On the 25 May 2016, the General Data Protection Regulation ("GDPR") came into force. Before panic ensues, there is now a 2 year implementation period, with the deadline for compliance 25 May 2018. The ICO will shortly be issuing guidance on different aspects of the GDPR, starting with the differences between the current law and the GDPR. We have also heard that the ICO is developing an automated breach notification system. The ICO is preparing and many of our clients are now beginning their compliance regimes in earnest. This month we begin a series of deep dives into certain aspects of the GDPR, with the first of this series looking at the effect of the restrictions on profiling on the insurance sector. You can read our analysis here.
A question that I have been asked a number of times in the last few months is, is there any point in beginning GDPR compliance regimes, if we are facing a potential Brexit? The answer has to be yes. The ICO has made it clear that the UK will need clear and effective data protection laws, whether or not the country remains part of the EU. It is difficult to see how the UK could not implement privacy laws that are at least equivalent to the GDPR. Transferring personal data from countries inside Europe to outside the European Economic Area is subject to restrictions and in many cases a finding of adequacy by the European commission. In the event of Brexit, and the European Commission being asked to assess the standards of data protection law in the UK, they would be looking for the equivalent of the GDPR to be in place. To do anything less would mean the demise of our tech sector, who host and process personal data on behalf of our European neighbours.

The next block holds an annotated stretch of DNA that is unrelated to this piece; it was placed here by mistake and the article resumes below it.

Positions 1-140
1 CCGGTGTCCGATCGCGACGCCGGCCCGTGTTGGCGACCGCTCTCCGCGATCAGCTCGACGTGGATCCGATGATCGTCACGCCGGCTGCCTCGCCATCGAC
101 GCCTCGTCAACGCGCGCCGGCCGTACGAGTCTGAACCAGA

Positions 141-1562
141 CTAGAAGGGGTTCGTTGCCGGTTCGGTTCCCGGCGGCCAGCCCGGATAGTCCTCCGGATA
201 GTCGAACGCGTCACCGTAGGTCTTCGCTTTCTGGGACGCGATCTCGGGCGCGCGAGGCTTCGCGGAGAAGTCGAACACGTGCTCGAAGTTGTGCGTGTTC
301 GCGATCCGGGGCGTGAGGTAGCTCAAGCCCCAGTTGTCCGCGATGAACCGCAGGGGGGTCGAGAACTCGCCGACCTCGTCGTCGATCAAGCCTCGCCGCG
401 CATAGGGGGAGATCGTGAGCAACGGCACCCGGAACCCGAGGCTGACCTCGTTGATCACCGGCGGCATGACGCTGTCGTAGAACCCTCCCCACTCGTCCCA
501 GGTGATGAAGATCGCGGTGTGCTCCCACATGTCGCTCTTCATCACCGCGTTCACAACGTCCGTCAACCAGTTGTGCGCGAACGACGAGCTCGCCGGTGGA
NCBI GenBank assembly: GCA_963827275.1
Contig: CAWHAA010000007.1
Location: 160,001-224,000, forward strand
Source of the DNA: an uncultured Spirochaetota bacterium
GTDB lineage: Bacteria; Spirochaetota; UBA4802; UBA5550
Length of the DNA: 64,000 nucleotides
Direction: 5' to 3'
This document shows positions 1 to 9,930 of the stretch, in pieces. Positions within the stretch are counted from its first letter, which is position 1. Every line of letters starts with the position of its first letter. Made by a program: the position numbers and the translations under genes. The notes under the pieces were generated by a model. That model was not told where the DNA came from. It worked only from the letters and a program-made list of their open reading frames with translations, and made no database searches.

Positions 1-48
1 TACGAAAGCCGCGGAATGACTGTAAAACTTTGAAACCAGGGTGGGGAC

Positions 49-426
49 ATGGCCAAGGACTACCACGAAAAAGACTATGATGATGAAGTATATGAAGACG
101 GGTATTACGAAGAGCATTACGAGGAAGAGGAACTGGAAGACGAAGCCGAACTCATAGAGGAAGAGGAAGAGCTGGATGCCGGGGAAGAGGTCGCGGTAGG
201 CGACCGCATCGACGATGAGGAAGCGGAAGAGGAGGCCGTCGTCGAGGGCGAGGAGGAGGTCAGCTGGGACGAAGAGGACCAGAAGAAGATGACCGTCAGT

On the topic of international transfers, in a predictable twist, we learnt last month that Ireland’s Data Protection Commissioner is to refer the Schrems Facebook case back to the CJEU to determine if Facebook can continue to transfer data from the EU to the US by using EU model clauses. The elephant in the room when the CJEU ruled that safe harbor was not an adequate method of transferring personal data to the US due to the mass surveillance activities of US authorities, was that such surveillance still occurs regardless of the transfer mechanism. Model clauses were still considered an adequate method. Mr Schrems now claims that Facebook USA continues to be subject to US mass surveillance laws, independent of the use of “model causes” or “Safe Harbor” and that his data continues to be subject to fundamental rights violations once it reaches the United States. To see our Irish data protection team's analysis of these events please click here.
However, with this potential step backwards, there has been some positive progress towards a new EU-US data transfer agreement. Please see our report on these steps here.
Moving away from the GDPR, the Queen's speech contained a plethora of proposed digital and data protection related legislation to keep those disappointed with the finalisation of the GDPR, on their toes. To see our summary of these proposals click here.
May was also a very busy month in the world of cyber security with new legislation and guidance placing heightened importance on the need to ensure that all systems, from national infrastructure down to SMEs, are adequately protected from growing cyber threats. See our cyber security round-up here.
Finally please have a look at our ICO enforcement May round-up where we saw fines for insufficient marketing consents, inadvertent disclosures of personal data, and the age old story that the ICO considers training in data protection, a minimum requirement.